# Hexaly vs Google OR-Tools on the Pickup and Delivery Problem with Time Windows (PDPTW)

In the Pickup and Delivery Problem with Time Windows (PDPTW), vehicles must collect and deliver items according to customers’ demands. It must do so during opening hours. The vehicles start and end their routes at a depot. Each customer must be served by one and only one vehicle. The goal is to assign a sequence of customers to each vehicle to minimize the distance traveled while ensuring each item is picked up and then delivered by the same vehicle and the truck’s capacities are not exceeded during the tours.

**Hexaly reaches near-optimal solutions within 1 minute of running time on the Pickup and Delivery Problem with Time Windows for instances with up to 1,000 customers. **In comparison, Google OR-Tools finds reasonable solutions for small instances but quickly struggles to find quality solutions as the size increases, especially within 1 minute.

We don’t display the results of Mixed-Integer Programming solvers like Gurobi and IBM ILOG Cplex because they cannot produce feasible solutions in an hour of computation for all benchmark instances.

## Input data

The instances used are instances from the Li & Lim benchmark, composing a diverse set of instances derived from CVRPTW instances in which customers were paired to create pickups and deliveries. The number of customers to visit varies from 100 up to 1000.

## Mathematical models for the Pickup and Delivery Problem with Time Windows (PDPTW)

### OR-Tools model

The OR-Tools model for the PDPTW is available on GitHub. It uses OR-Tools routing dimensions to handle capacity and time-windows constraints. We model pickup and delivery constraints using comparison operators to ensure each pair belongs to the same route and in the correct order.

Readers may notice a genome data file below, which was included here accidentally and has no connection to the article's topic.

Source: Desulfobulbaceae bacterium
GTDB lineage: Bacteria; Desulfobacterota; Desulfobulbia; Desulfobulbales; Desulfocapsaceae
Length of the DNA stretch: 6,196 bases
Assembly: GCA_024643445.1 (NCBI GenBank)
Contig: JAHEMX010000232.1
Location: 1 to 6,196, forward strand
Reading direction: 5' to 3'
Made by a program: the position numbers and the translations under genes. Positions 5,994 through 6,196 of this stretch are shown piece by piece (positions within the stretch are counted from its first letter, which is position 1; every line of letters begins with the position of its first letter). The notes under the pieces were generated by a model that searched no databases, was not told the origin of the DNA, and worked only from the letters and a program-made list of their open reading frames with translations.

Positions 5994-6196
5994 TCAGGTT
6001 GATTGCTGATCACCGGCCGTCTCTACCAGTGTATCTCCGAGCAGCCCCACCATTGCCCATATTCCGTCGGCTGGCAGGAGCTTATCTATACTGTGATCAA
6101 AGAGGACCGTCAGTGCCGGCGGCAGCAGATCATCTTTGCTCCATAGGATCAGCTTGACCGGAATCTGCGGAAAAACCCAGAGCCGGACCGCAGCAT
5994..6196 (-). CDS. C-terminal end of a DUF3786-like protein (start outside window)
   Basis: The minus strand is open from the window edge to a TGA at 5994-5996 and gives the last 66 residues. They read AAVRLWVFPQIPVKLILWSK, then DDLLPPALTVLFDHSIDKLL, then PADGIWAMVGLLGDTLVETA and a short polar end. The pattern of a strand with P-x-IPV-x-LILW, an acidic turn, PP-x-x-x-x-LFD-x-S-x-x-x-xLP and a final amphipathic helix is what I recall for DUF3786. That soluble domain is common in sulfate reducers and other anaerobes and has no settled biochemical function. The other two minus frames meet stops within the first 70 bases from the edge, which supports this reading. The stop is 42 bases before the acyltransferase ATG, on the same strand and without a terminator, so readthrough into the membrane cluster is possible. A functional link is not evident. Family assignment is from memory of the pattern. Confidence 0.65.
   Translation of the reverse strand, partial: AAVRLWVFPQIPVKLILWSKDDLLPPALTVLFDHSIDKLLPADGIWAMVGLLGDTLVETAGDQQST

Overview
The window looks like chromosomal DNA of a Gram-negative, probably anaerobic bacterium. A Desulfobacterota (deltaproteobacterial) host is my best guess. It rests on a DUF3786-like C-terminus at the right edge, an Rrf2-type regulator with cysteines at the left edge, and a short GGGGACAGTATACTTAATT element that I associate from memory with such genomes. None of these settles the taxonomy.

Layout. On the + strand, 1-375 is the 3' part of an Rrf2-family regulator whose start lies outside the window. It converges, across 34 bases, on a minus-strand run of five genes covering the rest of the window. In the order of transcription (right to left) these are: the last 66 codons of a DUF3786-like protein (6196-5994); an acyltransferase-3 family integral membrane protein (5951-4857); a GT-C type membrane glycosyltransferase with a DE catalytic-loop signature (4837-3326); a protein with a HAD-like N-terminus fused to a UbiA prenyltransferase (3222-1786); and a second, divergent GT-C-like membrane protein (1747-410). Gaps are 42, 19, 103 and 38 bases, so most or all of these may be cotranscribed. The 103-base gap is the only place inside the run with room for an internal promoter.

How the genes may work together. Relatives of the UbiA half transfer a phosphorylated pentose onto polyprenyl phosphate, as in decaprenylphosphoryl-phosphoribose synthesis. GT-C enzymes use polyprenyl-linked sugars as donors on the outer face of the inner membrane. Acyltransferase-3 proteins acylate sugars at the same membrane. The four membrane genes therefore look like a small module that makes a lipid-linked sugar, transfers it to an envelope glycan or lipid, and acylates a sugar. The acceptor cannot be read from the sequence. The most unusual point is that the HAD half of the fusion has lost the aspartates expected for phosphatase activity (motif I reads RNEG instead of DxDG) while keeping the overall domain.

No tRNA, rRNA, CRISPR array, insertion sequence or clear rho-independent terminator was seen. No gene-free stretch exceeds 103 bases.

### Hexaly model

The Hexaly modeling approach for the CVRPTW consists of one list variable per truck. The coverage of all customers is ensured through a `partition`

constraint. The respect of truck capacity along the route is provided using a recursive array, a lambda function, and a `and`

constraint covering each step of the route.

The pickup and delivery constraints are modeled using the `contains`

operator to make sure that each pair of pickup and delivery belongs to the same route and `indexOf`

operator to ensure that pickup happens before the delivery.

Finally, we handle the time window constraints and distance computation like in the CVRPTW. The total lateness is minimized as the first objective (soft constraint), followed by the total distance as the second objective.

```
function model() {
customersSequences[k in 1..nbTrucks] <- list(nbCustomers);
// All customers must be visited by the trucks
constraint partition[k in 1..nbTrucks](customersSequences[k]);
for [k in 1..nbTrucks] {
local sequence <- customersSequences[k];
local c <- count(sequence);
// A truck is used if it visits at least one customer
truckUsed[k] <- c > 0;
// The quantity needed in each route must not exceed the truck capacity
// at any point in the sequence
routeQuantity[k] <- array(0..c-1, (i, prev) => prev + demands[sequence[i]]);
constraint and(0..c-1, i => routeQuantity[k][i] <= truckCapacity);